Saturday, December 06, 2008

Blogging Observations

I think blogging can be slightly addictive and change your perspective in weird ways. I felt like I hadn't blogged in an age--only to see the last post was from just before Thanksgiving--only two weeks ago. Another thing I've noticed is how I think in terms of 'blogability.' I have a somewhat focused blog here. I tend to discuss mostly my home education and occasionally politics (I used to do a lot more politics, but now that I am familiar with other great blogs that say the same thing I generally would in a more effective and grammatically correct way, the need has vanished).

I often come across an article, or think of an idea and decide whether the idea, or my view of it, would be worthwhile to post here. Sometimes I post things here for myself (like a virtual memory base or book-marking system). I am surprised at how many times I actually search my own blog because I wanted to recover a link. Mostly I try to post ideas about education that I feel would be very beneficial to anyone interested in pedagogy. I try to remember who might be reading the blog and take that into account. No embarrassing stories about friends for instance.

You may notice that I haven't posted any science or girls' club updates either. That is because I doubted their appeal. If anyone is interested in knowing about either, just go ahead and leave a comment.

And Flurpee's birthday party is finally over. Build-a-Bear parties are fun for the kids, but let me just state for the record that doing anything at the mall in the month of December is very tricky business. Were it not for the efforts of a couple of very sweet and helpful parents, it would not have been a nice as it turned out! Wrangling tables in the food court is not easy during the Christmas season. I am glad it worked out. There was a woman there three hours before her child's party was even scheduled to begin trying to collect tables. I think that was a bit excessive, but she probably didn't panic at the sheer number of snackers and the clear lack of open tables. Whew! Glad that's over!


LB said...

Hi Kim!

I have not been blogging lately either as I feel I have absolutely nothing to contribute. However! My lack of blogging effort has unleashed some major holiday preparation efforts so I'm looking good there. I do miss blogging, though.

I am very interested in your science work. I am in the throes of my physics section of our science coop and have flopped in attempting to reproduce some milestone experiments (I have only 4 - 1.5 hour classes in which to lay the foundation of Newtonian physics). But I persist.

And I need a theme for my blog. I'm not talking theme song, which would clearly be something from the 80s, but a cohesive purpose to my blogging. So far it's been whatever floats my boat.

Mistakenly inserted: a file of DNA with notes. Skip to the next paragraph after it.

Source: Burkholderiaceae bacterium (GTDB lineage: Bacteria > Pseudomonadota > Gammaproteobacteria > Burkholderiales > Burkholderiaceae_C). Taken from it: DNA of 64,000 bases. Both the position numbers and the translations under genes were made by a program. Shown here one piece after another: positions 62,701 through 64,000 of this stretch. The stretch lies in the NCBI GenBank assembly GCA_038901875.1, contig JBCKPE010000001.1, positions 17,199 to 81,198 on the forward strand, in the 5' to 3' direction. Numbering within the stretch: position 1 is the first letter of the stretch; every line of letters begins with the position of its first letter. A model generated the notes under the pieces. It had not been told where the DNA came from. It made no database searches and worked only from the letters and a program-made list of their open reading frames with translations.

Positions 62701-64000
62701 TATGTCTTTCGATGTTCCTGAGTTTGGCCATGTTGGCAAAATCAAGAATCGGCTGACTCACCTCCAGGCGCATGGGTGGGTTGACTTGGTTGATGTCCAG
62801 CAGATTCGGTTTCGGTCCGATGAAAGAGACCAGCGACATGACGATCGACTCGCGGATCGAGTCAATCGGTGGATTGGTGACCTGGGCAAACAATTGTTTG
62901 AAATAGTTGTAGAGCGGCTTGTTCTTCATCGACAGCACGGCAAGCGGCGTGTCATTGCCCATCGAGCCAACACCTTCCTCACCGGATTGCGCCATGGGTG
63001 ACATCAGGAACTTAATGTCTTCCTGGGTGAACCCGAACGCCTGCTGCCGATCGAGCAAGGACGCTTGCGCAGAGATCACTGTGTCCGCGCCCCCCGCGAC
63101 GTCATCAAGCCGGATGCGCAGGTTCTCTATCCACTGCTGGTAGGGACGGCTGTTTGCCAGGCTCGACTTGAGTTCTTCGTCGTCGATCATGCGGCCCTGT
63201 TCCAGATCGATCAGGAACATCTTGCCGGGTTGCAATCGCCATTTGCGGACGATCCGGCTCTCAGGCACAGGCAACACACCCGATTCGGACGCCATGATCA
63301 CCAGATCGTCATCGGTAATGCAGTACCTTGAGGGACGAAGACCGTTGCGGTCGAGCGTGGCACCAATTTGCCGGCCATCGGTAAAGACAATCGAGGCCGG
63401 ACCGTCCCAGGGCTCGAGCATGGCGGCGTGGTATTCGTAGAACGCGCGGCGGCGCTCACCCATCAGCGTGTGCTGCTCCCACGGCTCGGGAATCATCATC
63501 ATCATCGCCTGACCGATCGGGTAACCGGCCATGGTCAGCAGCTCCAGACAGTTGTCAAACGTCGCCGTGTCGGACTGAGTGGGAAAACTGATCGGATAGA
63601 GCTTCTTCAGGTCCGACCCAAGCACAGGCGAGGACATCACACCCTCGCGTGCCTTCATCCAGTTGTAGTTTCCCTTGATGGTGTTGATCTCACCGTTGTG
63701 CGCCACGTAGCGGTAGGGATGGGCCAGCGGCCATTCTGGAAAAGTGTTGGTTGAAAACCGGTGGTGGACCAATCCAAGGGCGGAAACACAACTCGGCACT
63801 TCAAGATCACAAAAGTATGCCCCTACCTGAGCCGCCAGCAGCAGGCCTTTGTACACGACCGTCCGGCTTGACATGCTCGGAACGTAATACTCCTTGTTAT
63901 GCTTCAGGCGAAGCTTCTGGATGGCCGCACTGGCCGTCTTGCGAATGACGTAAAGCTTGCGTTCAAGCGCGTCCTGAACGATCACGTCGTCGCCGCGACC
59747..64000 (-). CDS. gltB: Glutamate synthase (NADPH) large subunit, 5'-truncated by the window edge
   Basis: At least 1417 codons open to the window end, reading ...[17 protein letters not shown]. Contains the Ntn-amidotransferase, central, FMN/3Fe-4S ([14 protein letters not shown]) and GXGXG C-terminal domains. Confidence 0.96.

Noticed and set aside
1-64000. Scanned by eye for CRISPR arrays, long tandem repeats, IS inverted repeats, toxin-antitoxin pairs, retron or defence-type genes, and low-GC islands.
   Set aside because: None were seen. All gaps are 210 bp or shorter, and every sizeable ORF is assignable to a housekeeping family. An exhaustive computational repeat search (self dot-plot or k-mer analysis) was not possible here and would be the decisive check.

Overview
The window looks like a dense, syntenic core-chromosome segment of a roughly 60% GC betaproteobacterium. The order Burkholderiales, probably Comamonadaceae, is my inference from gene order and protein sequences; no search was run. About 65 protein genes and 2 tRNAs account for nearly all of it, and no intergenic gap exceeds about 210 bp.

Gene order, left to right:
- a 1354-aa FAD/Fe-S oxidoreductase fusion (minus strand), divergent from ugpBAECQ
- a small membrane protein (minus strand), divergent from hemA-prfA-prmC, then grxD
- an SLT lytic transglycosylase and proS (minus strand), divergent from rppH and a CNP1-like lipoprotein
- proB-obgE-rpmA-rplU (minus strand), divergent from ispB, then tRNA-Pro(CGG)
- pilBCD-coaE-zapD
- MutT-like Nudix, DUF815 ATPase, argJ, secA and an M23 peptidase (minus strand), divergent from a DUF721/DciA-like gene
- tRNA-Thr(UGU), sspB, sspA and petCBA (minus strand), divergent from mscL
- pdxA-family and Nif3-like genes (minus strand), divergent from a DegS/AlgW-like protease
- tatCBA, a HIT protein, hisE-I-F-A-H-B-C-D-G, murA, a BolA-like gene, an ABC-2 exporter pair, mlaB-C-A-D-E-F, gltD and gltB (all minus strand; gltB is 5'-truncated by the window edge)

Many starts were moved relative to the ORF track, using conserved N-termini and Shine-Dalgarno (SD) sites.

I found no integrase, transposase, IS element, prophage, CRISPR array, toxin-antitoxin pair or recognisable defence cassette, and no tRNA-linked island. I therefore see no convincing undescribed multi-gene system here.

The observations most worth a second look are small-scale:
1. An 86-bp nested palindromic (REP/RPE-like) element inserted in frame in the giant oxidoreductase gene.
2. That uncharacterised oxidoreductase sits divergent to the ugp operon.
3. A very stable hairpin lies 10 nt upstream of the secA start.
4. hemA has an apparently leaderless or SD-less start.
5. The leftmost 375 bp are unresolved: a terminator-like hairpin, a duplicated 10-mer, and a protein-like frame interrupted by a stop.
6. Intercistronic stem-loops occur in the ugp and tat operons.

Speaking of which, while "displacement" has been added to my sci-kids' vocabulary, I'm not sure that I adequately conveyed the idea of buoyancy as would satisfy Archimedes, and that is one of my science goals: to honor the men who discovered the science. Big job, little time.

I think I'll go blog about that, or about the "not blogging" theme, now.

christinemm said...

Hi Kim,
I was with a family last week who take your husband's astronomy class and they were raving about it.

If the night were different I'd love to put my kids on the waiting list.

I am interested in anything you have to say about homeschooling in general, learning and kids, and your views on teaching science.

Another idea that I am still looking for opinions on you may have an opinion. That is, my older son wants to be an engineer, mechanical engineer or aerospace, he thinks. So I was thinking how my goal of a classical education a la closely to The Well Trained Mind is that really smart? I felt torn suddenly (last year) at the idea that my notion for a 'good education' may over-emphasize certain things for a student who seeks a field that would require other strengths. For example I was stressing that we never got around yet to starting Latin and that I've fallen down on history. But the question is: Is a classical education really good and best for all?

Or if a child aged 10 or 11 thinks they really want to be an engineer should extra time be spend on certain subjects and others can fall by the wayside?

I was thinking of how my son's passions were being paid less attention to becuase I was steering toward a classical home education model. My epiphany was maybe rather than force him to do tons of history, Latin, music history and art history, why not do a ton of science and math and other types of math (concepts not just operations).

I'm not an unschooler who feels that only my child's passions should be taught though.

So do you have opinions on that idea? Perhaps you could blog it? Or else email me?

THANKS and have a great day.

(BTW the idea of a mall party in December is a formula for complete stress for me. I was too busy this year and am ashamed to admit that my younger's sons friend party was 5 months late and older son's was 2 months late. Sigh.)

Kim said...

Thank you for taking the time to leave comments! I go out of my way now to leave comments on blogs because I see how cool it is to know that someone may appreciate it. I certainly do! Christine, I'm going to give serious thought to your questions and post something!

doucement said...

I'd be interested in how Writing With Ease is working out for you with the two kids. I saw your post on how your older child didn't like it but the younger one did. Any updates?